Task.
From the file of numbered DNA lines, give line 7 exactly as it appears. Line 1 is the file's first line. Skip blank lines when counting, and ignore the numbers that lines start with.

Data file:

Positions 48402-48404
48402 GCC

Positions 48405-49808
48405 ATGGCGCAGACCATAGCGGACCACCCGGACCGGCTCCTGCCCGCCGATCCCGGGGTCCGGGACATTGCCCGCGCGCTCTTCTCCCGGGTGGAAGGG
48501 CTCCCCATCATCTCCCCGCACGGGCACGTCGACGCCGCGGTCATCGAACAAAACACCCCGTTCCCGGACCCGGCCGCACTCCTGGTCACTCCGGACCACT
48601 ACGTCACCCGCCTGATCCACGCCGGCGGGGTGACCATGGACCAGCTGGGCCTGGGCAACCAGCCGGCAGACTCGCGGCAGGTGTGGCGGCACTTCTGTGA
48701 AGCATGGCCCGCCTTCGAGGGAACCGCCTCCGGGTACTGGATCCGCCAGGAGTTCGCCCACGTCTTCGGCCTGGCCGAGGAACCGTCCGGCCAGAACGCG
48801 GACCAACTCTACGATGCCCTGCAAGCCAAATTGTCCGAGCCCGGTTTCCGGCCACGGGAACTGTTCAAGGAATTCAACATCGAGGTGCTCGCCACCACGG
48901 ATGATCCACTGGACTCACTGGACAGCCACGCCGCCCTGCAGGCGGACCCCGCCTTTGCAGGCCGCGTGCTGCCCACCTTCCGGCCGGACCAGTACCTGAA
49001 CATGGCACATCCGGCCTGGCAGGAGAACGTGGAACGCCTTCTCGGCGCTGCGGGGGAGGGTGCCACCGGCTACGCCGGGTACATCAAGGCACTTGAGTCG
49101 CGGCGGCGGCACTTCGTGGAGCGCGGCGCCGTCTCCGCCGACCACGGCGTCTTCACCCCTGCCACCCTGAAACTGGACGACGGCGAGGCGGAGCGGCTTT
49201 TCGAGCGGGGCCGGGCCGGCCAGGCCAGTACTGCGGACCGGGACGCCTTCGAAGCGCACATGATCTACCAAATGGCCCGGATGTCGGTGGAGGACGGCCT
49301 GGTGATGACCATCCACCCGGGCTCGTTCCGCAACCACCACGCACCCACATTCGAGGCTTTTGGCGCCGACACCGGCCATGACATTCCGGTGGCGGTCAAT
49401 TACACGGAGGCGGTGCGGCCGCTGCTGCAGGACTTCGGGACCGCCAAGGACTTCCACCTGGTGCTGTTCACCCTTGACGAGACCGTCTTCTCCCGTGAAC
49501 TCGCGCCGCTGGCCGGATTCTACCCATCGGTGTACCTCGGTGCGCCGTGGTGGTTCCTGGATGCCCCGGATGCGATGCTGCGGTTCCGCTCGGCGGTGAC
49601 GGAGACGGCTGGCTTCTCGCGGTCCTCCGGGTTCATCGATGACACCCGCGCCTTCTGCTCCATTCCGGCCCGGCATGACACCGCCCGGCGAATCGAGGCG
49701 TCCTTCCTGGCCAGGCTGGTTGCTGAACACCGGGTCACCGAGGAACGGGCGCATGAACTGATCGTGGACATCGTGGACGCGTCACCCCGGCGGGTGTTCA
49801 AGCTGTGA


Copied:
48701 AGCATGGCCCGCCTTCGAGGGAACCGCCTCCGGGTACTGGATCCGCCAGGAGTTCGCCCACGTCTTCGGCCTGGCCGAGGAACCGTCCGGCCAGAACGCG